I will admit it. I’m an overachiever. I grew up in a home where excellence was expected and I worked hard to meet those expectations. These days, I’m in charge of my own schedule, but old habits die hard. I work hard at my job and often balance different types of jobs. Even when I’m home, I’m doing something. I always have a project of some sort brewing.
Being a pastor means I work many weekends. Church services, mission activities, or community events all happen on the weekend. Now that I’ve started working a “real job,” as my kids call it, I often find myself working long days, every day of the week. I have work hours and church hours and keeping the school running hours. And, don’t even begin to mention all the stuff that needs to happen at home.
Most of the time I can make myself feel better by convincing myself I’m doing the right thing for my kids. We don’t have to scrimp and save for everything. We don’t have to panic when those little emergencies occur. And, although I have stress at work, I also have the opportunity to be around adults more regularly. My kids are happy and healthy. Life is good.
And then, the moments occur that break my heart. On Saturday morning, I grabbed my laptop bag and headed for the car. It was a late morning for me – probably around 9 am. The kids were chatting in the kitchen as they ate breakfast. As I walked in to tell them I was leaving, little Cassandra looked up with a big smile and said “bye-ee.”
She wasn’t upset that Mommy was leaving. She knew she’d have a fun day playing with her siblings. This was routine for her. Mommy was walking out the door, so she said “bye.” But, that simple action broke my heart.
My little girl knows more about Mommy leaving the house than she does about Mommy staying home with her. My other kids saw me all the time. I ran the school myself when they were lilttle, instead of having people do it for me. My work and graduate school time was in the evenings. I felt like I balanced that very well. And then, my now 19-year-old told me that she resented that I rarely went to see her cheer. But, that was the weekends, often Sundays. I had other things I had to do.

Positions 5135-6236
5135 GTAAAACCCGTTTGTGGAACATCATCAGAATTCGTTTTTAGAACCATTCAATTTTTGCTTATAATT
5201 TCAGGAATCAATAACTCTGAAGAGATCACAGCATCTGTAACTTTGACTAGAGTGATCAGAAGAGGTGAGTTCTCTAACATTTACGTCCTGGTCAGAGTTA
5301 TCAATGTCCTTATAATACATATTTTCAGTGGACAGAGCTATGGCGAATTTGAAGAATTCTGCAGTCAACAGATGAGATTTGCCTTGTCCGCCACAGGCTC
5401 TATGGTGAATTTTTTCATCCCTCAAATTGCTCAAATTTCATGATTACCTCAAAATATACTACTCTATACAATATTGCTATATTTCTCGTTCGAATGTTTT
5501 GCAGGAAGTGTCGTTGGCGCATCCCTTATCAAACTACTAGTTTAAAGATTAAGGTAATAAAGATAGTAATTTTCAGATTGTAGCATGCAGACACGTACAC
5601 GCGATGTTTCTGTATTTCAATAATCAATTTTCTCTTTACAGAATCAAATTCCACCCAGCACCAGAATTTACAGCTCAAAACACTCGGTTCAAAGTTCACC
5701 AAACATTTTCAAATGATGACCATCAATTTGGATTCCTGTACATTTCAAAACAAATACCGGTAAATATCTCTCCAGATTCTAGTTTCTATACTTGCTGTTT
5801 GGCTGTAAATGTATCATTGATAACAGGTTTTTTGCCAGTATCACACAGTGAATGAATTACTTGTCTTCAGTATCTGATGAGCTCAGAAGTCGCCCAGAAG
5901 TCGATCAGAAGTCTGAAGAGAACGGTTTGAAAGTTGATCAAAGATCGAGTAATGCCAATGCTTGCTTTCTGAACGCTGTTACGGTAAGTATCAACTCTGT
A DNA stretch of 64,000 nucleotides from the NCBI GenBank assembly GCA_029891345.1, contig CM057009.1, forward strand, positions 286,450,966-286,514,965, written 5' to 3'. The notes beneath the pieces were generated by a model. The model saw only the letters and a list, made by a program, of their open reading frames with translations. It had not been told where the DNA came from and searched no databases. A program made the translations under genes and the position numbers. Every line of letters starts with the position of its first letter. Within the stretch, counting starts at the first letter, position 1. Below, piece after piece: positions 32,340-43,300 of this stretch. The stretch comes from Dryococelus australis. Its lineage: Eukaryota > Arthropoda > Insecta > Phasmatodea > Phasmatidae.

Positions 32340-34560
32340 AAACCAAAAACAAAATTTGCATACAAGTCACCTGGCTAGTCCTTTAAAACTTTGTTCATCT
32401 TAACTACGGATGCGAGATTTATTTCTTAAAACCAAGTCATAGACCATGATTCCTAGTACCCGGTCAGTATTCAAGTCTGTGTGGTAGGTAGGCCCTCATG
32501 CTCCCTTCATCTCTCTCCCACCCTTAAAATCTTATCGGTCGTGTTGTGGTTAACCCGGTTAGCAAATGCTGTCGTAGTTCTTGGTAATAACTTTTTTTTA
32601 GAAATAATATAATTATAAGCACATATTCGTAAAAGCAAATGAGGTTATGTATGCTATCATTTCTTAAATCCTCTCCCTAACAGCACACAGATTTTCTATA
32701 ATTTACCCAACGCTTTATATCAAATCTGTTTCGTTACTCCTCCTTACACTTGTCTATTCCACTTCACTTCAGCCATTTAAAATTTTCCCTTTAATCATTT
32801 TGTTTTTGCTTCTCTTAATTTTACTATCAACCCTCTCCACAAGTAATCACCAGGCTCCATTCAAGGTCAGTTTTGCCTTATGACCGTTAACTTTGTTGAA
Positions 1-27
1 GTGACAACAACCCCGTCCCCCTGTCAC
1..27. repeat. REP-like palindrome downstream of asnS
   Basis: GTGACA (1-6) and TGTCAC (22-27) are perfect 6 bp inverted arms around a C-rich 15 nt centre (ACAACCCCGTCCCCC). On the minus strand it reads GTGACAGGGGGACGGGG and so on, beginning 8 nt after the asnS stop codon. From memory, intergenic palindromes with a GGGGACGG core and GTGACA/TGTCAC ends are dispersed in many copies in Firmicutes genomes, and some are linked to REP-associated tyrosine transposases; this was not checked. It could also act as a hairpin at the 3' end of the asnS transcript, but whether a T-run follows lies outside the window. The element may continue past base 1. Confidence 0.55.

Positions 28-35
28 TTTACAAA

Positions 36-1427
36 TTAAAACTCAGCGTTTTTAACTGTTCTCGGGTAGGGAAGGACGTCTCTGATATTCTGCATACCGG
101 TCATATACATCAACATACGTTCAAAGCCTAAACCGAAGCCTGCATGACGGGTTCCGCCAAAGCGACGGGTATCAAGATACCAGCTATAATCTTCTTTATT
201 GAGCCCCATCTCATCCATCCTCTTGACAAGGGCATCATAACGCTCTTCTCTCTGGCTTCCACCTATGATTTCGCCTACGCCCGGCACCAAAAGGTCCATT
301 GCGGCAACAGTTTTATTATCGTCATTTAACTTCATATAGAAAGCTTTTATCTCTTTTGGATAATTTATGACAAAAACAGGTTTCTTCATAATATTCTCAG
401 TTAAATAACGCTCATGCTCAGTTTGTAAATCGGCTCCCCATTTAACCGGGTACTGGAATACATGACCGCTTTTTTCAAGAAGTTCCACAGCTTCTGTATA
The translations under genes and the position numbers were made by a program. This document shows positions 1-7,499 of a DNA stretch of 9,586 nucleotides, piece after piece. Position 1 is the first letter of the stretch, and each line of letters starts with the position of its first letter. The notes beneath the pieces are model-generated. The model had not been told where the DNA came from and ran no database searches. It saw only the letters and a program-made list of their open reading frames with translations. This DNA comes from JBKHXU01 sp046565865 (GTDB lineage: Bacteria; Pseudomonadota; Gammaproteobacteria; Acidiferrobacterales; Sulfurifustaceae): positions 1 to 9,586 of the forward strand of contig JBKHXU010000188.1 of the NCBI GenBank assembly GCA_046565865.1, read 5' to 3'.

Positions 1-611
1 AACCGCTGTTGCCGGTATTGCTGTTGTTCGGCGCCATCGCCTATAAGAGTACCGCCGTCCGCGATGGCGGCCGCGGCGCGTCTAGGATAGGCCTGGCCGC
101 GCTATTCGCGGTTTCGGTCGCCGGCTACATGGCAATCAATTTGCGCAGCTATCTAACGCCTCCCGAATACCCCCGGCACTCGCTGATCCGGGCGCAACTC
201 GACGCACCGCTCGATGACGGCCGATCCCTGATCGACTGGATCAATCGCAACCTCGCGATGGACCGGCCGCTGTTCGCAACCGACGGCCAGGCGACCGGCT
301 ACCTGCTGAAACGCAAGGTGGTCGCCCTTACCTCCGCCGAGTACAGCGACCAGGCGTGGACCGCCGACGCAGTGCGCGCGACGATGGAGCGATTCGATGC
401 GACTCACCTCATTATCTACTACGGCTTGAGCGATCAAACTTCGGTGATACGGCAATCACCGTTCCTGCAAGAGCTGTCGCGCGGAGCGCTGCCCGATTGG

I had to work to put food on the table. I went to graduate school to better our chances for the future. These were good decisions at the time. And, we make the best decisions we can with the information we have, right?
It’s hard to know how much time to spend in which places. As an adult, I want to meet my own needs. That’s important. I know many folks who put all their energy into raising the children, only to experience major depression when the kids leave home. The kids became their life focus for so long that when they’re gone, these parents aren’t sure what to do with themselves. And, I have a similarly long list of parents who’ve thrown themselves into their work, or hobbies, or volunteer activities so that they’re kids hardly know their faces.
So, what’s the right balance? Honestly? I don’t know.
What I can say is this. You need to find what works for your family. Some kids want their parents around all the time. And, if your family is financially able to provide this kind of interaction, then go for it. Just make sure you’re not ignoring what your kids need. Some kids are embarrassed by the parent who is there for every activity. Kids need to have some space to develop their own personalities and interests. And, if mom or dad is always there, they don’t feel like they can spread their wings and mature.
On the other hand, if you are a parent who spends time at work or school trying to build a better future for your children, then go at it. Just make sure you’re not ignoring what your kids need. Sometimes, that means that you’re going to need to say no to a weekend project so that you can go on that scouting trip with your child.
I guess what I’m trying to say is that you need to look at your family and decide what’s best. Because what works for my family is probably not going to work for your family. And, what works for your family is probably not going to work for mine. And, that’s okay. Our families are all different. As long as everyone is working together to make the family stronger and more engaged then it’s all worth it in the end.
Rev. Kelly Crenshaw is the mom of 16 adopted kids, two biological kids, guardian of one baby girl and foster mom of dozens. Some are lesbian, some gay, some straight, and some bisexual. Kelly founded a K-12 day school where kids could have a safe, bully-free environment for learning. She is co-owner of a counseling agency that works with children and their families. Send your parenting questions to her at firstname.lastname@example.org.
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